In one ad in particular, you see the elegant dude who owns the car putting on driving gloves. Imagine—an American car that you could drive with such brio that you needed driving gloves!
Decades later when I was over in Italy visiting automakers, I borrowed an Alfa from Alfa and drove roads along the coast and found that, hey, even in an Alfa, the roads that follow the coast are so twisty (first or second gear only) that even with an Alfa made in Italy you couldn't go very fast. I thought of Van and Fitz and felt slightly betrayed, i.e.
"But what about the Pontiacs portrayed by Van and Fitz?" I wanted to ask. "How did they negotiate these roads?"
Well, I suspect they would have answered those questions with a smile and say, "My boy, those drawings were fantasies." Because you won't want to take a 3800 lb. Grand Prix to small Italian and French Riviera towns... trust me.
When Pontiac came out with the Trans-Am in '69 they already began transitioning to photography and while the first Trans Am ads for the '70 ½ model were absolutely stunning in their photography, magic was lost compared to the drawings by Van and Fitz. Oh, I found a 1971 Trans Am they had rendered but by that time the longer-lower-wider thing was over, and that Trans Am was done in an restrictive overly tight style that lacked what their early '60s illustrations had.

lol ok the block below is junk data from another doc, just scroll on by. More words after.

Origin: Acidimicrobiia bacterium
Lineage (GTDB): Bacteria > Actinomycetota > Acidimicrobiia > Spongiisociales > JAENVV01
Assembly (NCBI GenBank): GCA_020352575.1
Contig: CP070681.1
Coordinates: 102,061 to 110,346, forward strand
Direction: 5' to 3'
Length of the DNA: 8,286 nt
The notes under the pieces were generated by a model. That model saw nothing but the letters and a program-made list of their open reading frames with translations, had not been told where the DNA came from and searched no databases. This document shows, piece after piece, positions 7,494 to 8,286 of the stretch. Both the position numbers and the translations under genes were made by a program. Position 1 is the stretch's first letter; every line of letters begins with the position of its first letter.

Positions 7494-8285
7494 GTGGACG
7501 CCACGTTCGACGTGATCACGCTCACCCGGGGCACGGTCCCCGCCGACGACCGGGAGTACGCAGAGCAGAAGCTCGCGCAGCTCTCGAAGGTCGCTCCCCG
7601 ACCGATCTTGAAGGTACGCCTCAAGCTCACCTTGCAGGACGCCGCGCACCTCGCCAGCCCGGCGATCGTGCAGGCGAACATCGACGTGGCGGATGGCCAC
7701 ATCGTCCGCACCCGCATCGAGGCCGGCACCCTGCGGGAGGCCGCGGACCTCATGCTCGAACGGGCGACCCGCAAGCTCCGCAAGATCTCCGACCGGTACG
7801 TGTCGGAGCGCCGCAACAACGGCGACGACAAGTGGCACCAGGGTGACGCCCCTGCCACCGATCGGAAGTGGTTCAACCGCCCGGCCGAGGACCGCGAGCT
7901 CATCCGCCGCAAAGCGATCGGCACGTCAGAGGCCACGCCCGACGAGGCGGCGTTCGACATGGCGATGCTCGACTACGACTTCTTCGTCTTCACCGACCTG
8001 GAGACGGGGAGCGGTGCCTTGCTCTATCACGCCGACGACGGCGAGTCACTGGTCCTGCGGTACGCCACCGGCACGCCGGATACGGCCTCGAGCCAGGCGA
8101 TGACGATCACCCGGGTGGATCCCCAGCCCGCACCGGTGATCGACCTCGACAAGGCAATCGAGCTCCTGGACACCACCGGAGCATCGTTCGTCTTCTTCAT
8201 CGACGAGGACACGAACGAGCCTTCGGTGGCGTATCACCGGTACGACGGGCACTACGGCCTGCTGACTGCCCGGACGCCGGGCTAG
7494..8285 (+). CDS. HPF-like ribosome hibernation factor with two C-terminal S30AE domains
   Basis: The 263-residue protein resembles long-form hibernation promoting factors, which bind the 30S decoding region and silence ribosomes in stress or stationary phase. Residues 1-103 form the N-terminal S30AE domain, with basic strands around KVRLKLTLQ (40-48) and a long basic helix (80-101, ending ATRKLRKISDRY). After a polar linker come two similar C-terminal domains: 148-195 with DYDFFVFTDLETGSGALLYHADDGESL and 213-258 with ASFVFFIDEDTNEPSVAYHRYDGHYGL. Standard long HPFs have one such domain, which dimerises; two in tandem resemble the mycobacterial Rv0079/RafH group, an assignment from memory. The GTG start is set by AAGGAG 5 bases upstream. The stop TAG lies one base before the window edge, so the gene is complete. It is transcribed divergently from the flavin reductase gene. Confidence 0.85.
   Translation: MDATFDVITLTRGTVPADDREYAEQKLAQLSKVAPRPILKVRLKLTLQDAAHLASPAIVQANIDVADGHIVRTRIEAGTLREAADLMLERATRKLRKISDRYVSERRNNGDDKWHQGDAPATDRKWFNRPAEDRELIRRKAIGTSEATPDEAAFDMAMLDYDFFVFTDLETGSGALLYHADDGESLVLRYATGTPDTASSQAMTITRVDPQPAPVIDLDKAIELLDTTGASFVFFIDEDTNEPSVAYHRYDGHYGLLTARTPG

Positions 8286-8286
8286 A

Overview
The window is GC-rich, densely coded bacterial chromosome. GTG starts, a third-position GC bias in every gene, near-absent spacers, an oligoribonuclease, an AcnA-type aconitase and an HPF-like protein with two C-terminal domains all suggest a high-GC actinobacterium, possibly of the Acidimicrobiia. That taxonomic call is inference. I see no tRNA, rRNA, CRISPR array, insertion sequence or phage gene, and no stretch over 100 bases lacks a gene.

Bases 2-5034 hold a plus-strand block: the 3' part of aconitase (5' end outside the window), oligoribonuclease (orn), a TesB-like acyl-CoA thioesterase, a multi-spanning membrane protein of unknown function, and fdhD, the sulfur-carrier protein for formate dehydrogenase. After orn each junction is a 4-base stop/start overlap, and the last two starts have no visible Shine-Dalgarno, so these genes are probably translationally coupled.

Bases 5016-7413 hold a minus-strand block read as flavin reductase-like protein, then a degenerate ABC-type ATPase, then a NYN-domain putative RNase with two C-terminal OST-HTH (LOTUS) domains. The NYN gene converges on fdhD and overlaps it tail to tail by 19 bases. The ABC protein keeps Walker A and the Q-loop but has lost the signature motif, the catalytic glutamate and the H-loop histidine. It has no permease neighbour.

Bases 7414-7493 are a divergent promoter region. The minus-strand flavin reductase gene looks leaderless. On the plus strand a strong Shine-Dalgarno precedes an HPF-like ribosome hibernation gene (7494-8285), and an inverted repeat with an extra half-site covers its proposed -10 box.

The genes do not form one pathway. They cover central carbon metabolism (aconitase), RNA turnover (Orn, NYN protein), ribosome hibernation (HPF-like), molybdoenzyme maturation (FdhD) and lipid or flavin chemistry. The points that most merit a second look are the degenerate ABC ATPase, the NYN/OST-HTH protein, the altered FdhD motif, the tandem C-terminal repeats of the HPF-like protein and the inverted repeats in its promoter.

What was lost? The romance. By the time Pontiac went to photography only, an era was over.
Decades later when I met Fitz at AFAS preview parties at Pebble Beach (they have a nice art tent at the Pebble Beach concours), he would tell Brian Winer (a huge Fitz fan) and me about how McManus John & Adams Advertising paid for them to go to Europe and sketch backgrounds just for those ads, which I think was very enlightened of the agency. The drawings show their love of European ornateness and the terrain and all that transferred to the car.
I'm not saying Van and Fitz started automotive art in America, but for one brief shining period, say 1962-'70, they introduced Americans to the idea that art, not photographs, can convey something about the image of a car.
Hey, they sold me...
THE AUTHOR, Wallace Wyss, reports his next book will be the second edition of Porsche 356 Photo Album, from Enthusiast Books. Advance orders can be placed at 1.715.381.9755 He can be reached at email@example.com